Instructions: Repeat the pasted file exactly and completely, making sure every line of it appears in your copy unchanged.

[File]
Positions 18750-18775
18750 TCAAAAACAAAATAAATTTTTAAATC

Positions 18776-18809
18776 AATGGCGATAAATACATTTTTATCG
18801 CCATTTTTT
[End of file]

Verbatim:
Positions 18750-18775
18750 TCAAAAACAAAATAAATTTTTAAATC

Positions 18776-18809
18776 AATGGCGATAAATACATTTTTATCG
18801 CCATTTTTT